The 2016 Presidential election is over and President Elect Donald Trump is appointing members of his transition team and Cabinet to implement policies proposed during his election campaign.
Now experts, advocates and more are mulling over details of how Trump could pull the US out of the Paris Agreement and kill the Obama Administration’s Clean Power Plan. A group of such experts from Northwestern University recently expressed their opinions on the long- and short-term results that Trump’s presidency could have on the domestic and international energy markets, global climate change and renewable energy development.
“Significant progress has been made over the last 20 years to shift toward clean, renewable energy sources that provide the U.S. increased energy security and significantly reduce the negative impacts of energy production on the environment,” said Michael R. Wasielewski, Executive Director of the Institute for Sustainability and Energy at Northwestern (ISEN). “Research and development in these areas continue to produce new technologies that translate to new industries and job opportunities. Renewable energy and its related industries are already making a significant positive impact on the U.S. economy. It would be short-sighted to place the U.S. at a disadvantage in this area relative to our global competitors.”
It is almost certain that the incoming Trump administration will dramatically kill Obama’s Clean Power Plan, which promotes the development of renewable energy resources like solar and wind, in favor of the coal, oil and gas industries, according to Northwestern University Director of the Environmental Advocacy Clinic Nancy Loeb. If that happens, she suggested that complying with the Paris Agreement and future renewable energy goals may have to be implemented by state governments and that they would have to sustain the progress made in renewable energy development and integration over the last eight years.
Still, Loeb contended that the expected rollback of federal environmental regulations in favor of the coal industry are unrealistic. Moreover, they are a risky economic bet because coal-fired power plants take years to construct. Meanwhile the policies Trump would pursue to support such investment could only be guaranteed for the cycle of one administration.
Trump’s claim that he would Invigorate the US economy through fracking investments to develop the domestic oil industry also is largely out of the his control as well. Loeb emphasized that “counter to arguments made leading up to the election, regulations are not the reason drilling for oil has been down. Oil competes in a global market where other countries can readily add supply to keep prices down.” With oil going for as little as $30 per barrel in recent months, US oil production cannot compete with low-cost oil from countries like Saudi Arabia and other large oil players that impact the pricing of oil by increasing or decreasing production.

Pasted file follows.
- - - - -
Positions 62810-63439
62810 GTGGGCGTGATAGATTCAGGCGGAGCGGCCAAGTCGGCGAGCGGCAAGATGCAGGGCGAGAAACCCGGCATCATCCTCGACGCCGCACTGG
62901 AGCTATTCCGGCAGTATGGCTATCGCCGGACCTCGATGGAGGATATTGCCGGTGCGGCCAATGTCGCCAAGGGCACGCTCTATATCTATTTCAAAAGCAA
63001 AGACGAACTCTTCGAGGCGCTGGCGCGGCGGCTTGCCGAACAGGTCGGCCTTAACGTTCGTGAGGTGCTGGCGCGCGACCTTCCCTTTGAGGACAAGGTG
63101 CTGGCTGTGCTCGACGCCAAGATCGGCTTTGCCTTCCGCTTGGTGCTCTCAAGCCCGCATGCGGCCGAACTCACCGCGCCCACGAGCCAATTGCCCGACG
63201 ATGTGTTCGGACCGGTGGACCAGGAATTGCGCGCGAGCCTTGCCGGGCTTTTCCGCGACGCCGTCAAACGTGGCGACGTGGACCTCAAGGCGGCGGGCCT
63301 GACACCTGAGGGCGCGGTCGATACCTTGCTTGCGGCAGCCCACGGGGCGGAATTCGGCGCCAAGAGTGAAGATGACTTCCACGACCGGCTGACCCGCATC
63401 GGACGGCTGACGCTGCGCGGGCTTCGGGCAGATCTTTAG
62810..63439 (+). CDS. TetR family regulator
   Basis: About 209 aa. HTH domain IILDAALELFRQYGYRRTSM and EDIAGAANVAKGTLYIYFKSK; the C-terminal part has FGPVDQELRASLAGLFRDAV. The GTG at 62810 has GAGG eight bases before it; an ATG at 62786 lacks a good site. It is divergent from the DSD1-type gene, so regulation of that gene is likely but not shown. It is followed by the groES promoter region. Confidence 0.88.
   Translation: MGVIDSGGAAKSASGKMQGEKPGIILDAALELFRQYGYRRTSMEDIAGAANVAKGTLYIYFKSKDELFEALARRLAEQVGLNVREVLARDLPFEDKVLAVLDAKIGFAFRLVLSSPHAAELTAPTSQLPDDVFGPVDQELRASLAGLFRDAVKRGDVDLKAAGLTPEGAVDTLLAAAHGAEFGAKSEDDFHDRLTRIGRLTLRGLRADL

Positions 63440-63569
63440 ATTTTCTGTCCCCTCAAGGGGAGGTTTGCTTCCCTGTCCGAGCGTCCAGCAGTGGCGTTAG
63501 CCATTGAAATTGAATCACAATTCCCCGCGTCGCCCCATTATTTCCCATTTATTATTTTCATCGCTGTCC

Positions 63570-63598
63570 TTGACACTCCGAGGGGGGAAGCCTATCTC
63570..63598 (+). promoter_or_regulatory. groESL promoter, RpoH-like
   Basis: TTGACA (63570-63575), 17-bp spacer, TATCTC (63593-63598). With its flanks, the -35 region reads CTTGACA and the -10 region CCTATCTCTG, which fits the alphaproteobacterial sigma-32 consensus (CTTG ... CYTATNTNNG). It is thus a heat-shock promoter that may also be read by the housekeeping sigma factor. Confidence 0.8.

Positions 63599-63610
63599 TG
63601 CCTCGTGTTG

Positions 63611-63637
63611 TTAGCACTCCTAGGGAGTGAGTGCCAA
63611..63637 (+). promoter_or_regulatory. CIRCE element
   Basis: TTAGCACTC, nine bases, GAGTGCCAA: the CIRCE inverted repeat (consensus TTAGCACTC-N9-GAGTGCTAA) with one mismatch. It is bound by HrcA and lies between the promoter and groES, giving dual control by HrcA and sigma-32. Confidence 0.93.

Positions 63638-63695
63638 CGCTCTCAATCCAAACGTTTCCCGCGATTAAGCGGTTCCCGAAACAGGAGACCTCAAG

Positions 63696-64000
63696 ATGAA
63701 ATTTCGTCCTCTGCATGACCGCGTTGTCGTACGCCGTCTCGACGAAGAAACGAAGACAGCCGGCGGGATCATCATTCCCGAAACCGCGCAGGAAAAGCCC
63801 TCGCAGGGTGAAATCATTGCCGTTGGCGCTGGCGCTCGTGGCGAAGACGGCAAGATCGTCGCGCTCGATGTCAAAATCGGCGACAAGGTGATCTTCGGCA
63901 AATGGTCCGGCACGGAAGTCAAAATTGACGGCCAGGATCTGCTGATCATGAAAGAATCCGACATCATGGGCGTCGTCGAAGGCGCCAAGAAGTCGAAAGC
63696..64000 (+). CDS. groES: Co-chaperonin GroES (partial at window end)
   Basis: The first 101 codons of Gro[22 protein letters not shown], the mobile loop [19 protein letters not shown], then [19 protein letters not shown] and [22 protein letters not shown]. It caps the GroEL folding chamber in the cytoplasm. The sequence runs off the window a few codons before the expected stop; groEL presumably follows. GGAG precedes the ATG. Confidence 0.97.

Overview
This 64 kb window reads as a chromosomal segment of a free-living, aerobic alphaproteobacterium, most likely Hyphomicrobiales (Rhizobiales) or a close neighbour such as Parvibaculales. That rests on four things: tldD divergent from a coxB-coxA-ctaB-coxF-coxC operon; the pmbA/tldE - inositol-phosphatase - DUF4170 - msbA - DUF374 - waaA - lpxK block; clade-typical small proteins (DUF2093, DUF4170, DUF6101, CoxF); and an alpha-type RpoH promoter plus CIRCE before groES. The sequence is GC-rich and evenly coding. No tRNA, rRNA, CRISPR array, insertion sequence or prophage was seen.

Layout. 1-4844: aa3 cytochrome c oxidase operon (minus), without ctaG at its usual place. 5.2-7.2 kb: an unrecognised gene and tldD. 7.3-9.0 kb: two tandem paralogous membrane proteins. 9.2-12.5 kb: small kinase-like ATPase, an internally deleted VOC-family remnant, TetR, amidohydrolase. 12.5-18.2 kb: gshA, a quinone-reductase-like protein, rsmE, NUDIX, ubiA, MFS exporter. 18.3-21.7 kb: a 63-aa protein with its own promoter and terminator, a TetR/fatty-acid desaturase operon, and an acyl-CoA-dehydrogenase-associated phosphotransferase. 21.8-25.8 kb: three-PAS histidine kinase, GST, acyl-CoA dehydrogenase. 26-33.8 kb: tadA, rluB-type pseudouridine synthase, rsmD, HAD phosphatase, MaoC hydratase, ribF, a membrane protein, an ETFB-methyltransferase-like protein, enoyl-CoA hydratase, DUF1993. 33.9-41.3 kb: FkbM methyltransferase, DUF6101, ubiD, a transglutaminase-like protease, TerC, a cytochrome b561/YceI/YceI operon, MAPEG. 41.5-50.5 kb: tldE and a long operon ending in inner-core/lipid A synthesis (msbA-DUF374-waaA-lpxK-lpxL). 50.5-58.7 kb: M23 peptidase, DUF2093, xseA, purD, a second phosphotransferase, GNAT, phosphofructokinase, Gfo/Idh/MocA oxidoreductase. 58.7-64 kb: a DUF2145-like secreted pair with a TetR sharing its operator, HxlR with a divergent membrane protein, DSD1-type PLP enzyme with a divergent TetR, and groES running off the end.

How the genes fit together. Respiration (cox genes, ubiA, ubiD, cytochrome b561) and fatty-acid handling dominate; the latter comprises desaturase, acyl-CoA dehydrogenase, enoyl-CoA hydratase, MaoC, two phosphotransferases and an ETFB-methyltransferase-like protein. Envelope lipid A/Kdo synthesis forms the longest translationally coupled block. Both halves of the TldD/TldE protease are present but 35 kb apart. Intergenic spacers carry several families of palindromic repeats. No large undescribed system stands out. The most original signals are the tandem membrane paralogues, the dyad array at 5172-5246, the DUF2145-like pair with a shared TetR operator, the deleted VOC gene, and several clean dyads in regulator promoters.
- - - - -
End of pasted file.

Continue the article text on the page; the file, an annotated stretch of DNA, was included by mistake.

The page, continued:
While trump has yet to put policies in place, it was clear at last week’s United Nations’ COP22 conference in Marrakech, Morocco, that some are anxious about what a Trump presidency will mean. Yet, at the meeting, Secretary of State John Kerry reaffirmed the US’s commitment to clean energy as did large US companies that have invested billions of dollars in clean energy and see Obama’s Clean Power Plan as a positive way forward.
For instance, 11 major corporations operating in the US were on hand at COP22 to discuss their support for the Paris Agreement. Moreover, more than 360 companies in the US have signed a pledge to continue to work with governments and invest to reduce their carbon and greenhouse gas emissions worldwide.
Solar loans are becoming increasingly popular compared to other mechanisms for financing home solar-like PPAs and leases. In a PPA customers are, over a fixed period of time, paying for the solar array by paying for the power produced by the solar array on their rooftop to a third party that owns the system. Similarly, in a solar lease, they’re paying a fixed monthly payment to a third party that owns the system. In a solar loan, the home or business owner uses the loan to pay for solar equipment and is granted ownership of the equipment when it is installed.
Working with a network of over 250 solar installers, Mosaic makes financing solar installations for homeowners affordable and more accessible by providing qualifying customers no money down loans with fixed interest rates and multiple billing and installation options. Having recently procured an equity financing round of up to $220 million in August (2016) and an additional financing agreement for another warehouse facility in April (2016), Mosaic has become a major solar player by creating loan program agreements with 21 out of the 25 of the largest solar installers in the US.
"Solar loans are becoming a more common financing choice for people that purchase solar panel systems, and we're pleased to work with industry leaders like Solar Mosaic to advance this growing asset class," said Rob Sannicandro, Director at Deutsche Bank.
As the solar industry grows and the cost of solar equipment and installation decreases across the US, new and innovative financing options for homeowners and businesses continue to come to the surface. For instance, SolarCity has developed solar loan financing agreements through its MyPower program that provide customers with low-interest rates and options to pay as little as $50 per month for solar services.Tweet